Pilot Fishing Program Closed Until Further Notice
The three miles of the Pecos River inside the park remains closed to public use. Public access to the river inside park boundaries is determined by condition of the resource. Please click "More" to link to the fishing page and additional information. More »
Frequently Asked Questions
Q: Is there camping in the park?
A: No, but campgrounds are located in the Santa Fe National Forest just north of the park on NM Highway 63. For more information, contact: Pecos District Ranger Station, Box 429, Pecos, NM 87552 or call (505) 757-6121.
Q: Is the Glorieta Battlefield open to the public?
A: Yes. Please contact the Visitor Center (505-757-7241) for more information about guided van tours and for entry to the battlefield trail.
Q: Where is the Glorieta Battlefield?
A:The Pigeon's Ranch Unit of the Glorieta Battlefield is located on NM 50 approximately four miles northwest of the Visitor Center.
Q: When was the Visitor Center built?
A: Construction of the E.E. Fogelson Visitor Center began in 1983, and the building was opened to the public in August 1984.
Q: What is the park's connection with the actress Greer Garson?
A: Greer Garson Fogelson and her husband Col. E.E. "Buddy" Fogelson owned and operated the Forked Lighting Ranch surrounding the original park property. Over the years, the Fogelsons contributed both financial and physical resources to the park.
Q: What is the difference between a National Historical Park and a National Monument?
A: National Monument: The Antiquities Act of 1906 authorized the President to declare by public proclamation landmarks, structures, and other objects of historic or scientific interest situated on lands owned or controlled by the government to be national monuments
National Historical Park: This designation generally applies to historic parks that extend beyond single properties or buildings. It requires an act of Congress. With the acquisition of the Forked Lighting Ranch and Glorieta Battlefield units, Pecos National Monument became Pecos National Historical Park in 1990.
Q: What is the park's connection with Jemez Pueblo?
A:The descendants of the final residents in Pecos Pueblo now live at Jemez Pueblo. The governing body of the Pecos Pueblo is in close consultation with the Pecos National Historical Park.
Q: What time does the park open and close?
A: In summer, park hours are 8:00 am-6:00 pm (that is, from Memorial Day through Labor Day); in winter the Park hours are 8:00 am-5:00 pm and Visitor Center hours are 8:00 am-4:30 pm (from Labor Day through Memorial Day).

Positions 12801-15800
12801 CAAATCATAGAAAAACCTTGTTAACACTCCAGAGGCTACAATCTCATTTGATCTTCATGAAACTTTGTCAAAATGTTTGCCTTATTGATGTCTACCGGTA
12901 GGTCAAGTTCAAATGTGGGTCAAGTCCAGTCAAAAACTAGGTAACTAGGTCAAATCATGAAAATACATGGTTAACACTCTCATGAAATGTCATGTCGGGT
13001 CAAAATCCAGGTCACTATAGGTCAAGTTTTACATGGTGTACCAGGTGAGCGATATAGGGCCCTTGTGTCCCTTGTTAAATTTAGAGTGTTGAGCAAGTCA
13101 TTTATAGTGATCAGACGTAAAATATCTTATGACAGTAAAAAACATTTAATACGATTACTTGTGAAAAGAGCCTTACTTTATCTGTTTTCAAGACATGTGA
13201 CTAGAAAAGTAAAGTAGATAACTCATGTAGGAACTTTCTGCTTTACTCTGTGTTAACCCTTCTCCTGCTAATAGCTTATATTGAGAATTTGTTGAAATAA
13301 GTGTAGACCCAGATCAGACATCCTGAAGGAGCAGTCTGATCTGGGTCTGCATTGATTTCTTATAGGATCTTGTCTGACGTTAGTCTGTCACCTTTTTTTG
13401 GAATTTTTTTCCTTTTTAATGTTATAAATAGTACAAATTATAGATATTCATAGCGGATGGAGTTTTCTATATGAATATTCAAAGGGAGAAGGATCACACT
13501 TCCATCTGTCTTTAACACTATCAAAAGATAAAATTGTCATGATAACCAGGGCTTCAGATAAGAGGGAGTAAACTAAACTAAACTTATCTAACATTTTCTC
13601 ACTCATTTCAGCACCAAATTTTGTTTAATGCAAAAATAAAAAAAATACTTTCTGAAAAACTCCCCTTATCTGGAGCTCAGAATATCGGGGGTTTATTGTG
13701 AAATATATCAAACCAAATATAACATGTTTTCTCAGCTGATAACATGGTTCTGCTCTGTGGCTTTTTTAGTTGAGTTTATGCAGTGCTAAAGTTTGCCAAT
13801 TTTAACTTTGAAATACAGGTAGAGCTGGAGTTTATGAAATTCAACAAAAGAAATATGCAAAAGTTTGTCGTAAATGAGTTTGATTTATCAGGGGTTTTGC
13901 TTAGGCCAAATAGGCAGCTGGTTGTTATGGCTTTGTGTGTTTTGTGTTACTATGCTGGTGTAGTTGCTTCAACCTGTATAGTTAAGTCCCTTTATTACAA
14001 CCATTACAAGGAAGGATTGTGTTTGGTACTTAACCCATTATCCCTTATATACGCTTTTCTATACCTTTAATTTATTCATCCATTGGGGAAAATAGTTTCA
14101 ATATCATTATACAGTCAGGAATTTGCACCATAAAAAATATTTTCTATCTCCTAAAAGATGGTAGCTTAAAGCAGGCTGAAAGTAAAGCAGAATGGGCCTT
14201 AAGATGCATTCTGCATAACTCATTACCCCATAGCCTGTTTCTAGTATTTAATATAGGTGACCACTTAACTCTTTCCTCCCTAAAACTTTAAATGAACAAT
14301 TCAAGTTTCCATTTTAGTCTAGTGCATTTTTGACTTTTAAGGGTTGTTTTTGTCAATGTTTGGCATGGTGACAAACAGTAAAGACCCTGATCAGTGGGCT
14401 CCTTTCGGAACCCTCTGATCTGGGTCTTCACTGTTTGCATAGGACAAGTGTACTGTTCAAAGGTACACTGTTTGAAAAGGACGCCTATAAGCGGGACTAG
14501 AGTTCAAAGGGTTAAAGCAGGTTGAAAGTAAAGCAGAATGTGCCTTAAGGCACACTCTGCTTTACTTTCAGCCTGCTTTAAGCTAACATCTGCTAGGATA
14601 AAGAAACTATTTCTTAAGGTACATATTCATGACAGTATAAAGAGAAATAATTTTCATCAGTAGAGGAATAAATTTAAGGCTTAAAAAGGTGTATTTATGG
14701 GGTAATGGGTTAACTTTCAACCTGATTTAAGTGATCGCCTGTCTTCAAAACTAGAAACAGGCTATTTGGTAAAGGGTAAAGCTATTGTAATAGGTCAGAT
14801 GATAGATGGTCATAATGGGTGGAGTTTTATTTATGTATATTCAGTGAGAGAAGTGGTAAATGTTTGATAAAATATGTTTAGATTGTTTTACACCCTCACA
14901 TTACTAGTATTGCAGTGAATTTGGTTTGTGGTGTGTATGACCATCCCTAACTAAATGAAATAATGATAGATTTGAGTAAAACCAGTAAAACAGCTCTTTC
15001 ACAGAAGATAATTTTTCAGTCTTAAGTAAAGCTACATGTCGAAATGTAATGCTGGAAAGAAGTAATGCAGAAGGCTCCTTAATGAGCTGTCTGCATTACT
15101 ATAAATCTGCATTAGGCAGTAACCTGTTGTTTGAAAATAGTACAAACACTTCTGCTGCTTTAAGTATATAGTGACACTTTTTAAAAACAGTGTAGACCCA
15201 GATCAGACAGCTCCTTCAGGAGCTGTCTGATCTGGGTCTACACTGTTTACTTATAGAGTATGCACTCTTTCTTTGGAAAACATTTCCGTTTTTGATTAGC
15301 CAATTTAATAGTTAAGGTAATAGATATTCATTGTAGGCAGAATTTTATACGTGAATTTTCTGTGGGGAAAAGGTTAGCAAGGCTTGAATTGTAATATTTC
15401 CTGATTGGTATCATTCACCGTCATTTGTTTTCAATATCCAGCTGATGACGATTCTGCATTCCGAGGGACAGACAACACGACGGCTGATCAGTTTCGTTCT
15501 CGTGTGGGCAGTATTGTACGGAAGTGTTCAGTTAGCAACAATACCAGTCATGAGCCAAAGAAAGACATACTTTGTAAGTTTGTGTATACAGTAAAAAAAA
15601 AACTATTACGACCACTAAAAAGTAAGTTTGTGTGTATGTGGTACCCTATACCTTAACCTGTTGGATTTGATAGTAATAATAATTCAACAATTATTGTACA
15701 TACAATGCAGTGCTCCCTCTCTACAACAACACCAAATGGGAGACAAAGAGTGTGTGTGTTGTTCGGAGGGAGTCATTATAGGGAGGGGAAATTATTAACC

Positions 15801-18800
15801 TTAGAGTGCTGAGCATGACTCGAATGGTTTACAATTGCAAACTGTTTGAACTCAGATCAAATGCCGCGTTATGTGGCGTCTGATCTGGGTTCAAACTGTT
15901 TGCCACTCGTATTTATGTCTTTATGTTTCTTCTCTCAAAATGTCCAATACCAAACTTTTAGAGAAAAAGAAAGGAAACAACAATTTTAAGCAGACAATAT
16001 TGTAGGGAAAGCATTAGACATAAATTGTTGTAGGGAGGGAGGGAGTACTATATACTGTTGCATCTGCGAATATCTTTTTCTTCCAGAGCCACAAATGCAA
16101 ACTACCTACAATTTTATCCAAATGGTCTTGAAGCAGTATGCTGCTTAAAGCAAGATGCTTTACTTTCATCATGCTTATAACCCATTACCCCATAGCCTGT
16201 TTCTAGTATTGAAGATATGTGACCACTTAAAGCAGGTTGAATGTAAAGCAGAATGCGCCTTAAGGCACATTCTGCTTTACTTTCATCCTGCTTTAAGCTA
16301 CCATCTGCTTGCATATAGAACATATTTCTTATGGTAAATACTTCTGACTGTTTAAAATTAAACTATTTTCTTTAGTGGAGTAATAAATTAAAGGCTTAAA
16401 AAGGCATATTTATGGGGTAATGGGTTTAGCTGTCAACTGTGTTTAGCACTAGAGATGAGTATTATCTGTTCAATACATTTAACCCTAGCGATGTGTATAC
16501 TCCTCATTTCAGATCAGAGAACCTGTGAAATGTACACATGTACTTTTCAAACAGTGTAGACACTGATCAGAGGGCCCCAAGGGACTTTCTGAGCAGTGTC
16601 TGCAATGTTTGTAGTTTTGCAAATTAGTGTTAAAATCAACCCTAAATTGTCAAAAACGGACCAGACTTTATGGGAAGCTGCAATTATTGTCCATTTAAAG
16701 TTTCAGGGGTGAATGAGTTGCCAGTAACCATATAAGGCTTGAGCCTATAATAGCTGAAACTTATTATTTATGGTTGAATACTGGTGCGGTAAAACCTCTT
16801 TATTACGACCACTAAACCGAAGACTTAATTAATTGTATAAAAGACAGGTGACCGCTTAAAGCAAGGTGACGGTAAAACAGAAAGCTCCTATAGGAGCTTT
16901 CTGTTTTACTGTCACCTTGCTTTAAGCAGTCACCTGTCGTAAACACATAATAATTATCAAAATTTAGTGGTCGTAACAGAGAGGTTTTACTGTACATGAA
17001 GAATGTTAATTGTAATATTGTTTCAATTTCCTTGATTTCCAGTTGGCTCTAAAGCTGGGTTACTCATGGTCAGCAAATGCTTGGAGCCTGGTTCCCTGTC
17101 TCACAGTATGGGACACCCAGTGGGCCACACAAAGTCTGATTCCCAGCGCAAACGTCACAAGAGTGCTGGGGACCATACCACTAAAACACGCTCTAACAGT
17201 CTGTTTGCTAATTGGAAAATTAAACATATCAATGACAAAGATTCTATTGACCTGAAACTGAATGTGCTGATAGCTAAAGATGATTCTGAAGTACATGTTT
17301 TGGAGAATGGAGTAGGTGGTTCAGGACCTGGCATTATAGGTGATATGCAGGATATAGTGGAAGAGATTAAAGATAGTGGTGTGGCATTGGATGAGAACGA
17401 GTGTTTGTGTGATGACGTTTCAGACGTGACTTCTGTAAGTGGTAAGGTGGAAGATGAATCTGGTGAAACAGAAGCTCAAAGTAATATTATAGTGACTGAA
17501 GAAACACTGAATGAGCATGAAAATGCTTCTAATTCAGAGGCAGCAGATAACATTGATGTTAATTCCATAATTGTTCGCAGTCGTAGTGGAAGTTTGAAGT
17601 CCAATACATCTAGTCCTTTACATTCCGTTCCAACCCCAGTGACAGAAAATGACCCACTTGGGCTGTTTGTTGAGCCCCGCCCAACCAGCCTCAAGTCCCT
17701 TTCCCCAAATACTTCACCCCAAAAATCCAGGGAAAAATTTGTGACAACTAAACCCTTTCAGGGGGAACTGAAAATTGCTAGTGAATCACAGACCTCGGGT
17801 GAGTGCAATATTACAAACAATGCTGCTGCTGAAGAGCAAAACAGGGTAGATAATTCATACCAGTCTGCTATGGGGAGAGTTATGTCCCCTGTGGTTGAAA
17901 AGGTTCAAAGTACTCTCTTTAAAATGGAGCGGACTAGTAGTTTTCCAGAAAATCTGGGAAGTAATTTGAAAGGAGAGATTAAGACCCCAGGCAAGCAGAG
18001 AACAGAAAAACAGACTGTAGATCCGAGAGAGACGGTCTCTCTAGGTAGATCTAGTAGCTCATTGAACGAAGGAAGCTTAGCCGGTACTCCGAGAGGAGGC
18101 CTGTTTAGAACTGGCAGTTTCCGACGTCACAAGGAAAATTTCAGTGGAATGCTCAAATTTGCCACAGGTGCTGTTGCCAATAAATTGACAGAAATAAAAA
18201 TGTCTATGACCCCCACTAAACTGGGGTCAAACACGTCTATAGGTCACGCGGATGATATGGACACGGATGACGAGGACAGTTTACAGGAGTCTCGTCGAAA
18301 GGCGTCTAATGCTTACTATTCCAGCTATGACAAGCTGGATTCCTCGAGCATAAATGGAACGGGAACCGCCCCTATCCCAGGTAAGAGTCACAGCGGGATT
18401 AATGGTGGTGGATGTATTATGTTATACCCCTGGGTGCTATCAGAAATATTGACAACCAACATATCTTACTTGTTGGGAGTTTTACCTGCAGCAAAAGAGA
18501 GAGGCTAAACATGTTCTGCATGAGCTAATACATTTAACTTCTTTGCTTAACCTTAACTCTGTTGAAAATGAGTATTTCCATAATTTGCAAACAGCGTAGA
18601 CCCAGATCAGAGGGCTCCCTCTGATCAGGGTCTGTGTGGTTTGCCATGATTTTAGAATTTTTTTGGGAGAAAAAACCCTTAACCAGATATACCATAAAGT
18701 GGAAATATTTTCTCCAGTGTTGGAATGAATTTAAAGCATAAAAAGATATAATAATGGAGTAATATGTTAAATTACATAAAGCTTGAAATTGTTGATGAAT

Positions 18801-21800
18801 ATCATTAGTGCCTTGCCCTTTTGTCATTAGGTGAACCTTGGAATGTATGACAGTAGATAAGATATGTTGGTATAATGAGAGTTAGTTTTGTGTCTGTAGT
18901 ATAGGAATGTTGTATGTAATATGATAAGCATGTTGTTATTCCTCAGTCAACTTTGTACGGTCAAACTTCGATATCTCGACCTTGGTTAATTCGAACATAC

Q: Is the Park on old Route 66?
A: Yes and no. From 1926 to 1937, Route 66 followed the Old Pecos Trail from Santa Rosa through Pecos to Santa Fe. In 1937, the governor of New Mexico lost the re-election. Blaming politicians in Santa Fe he, in a last act of defiance, re-routed Highway 66 to Albuquerque and bypassed Santa Fe (and Pecos) altogether.
Q: Where does the name Pecos come from?
A: The name Pecos first appears in Spanish records in the late 1500s. The name derives from the Keresan word pe'kush and may mean "place where there is water." To the Spanish, the word sounded like "Pecos," and that became the name that was used to refer to the area.
Q: What does "Pueblo" mean?
A: Pueblo is a Spanish word meaning village or town.
Q: Where did the natives get their water?
A:The Glorieta Creek, which runs to the west of the Pueblo, was the primary source of water for the natives. However, numerous springs in and around the Pueblo would have also been used as a water source.
Q: Does the Senior Pass (formerly known as the Golden Age Passport) work at Pecos National Historical Park?
A: Yes. Pecos is a National Park Service Unit and accepts all varieties of the National Pass Program, including the Golden Age Passport/Senior Pass.
Q: Where is the nearest gas station?
A: The village of Pecos has a number of gas stations and the village is located only two miles from the Visitor Center. For information about the services provided in this friendly town, including food and lodging, please click here.
Q: Are there any restaurants nearby?
A: The village of Pecos boasts numerous restaurants to meet the tastes of every visitor. The village is located only two miles from the Visitor Center.
Q: How often do you see rattlesnakes?
A: Rattlesnake sightings are reported two to three times a week during spring, summer and fall months. Generally, rattlesnakes are not aggressive. If you come upon one, give it room to retreat and do not harass it.
Did You Know?
Pecos National Historical Park is only 26 miles from Santa Fe, the historic capital of New Mexico. Pecos is located on the eastern entrance of the Glorieta Pass. For centuries people have used this pass as a natural route between the Rio Grande Valley and the plains.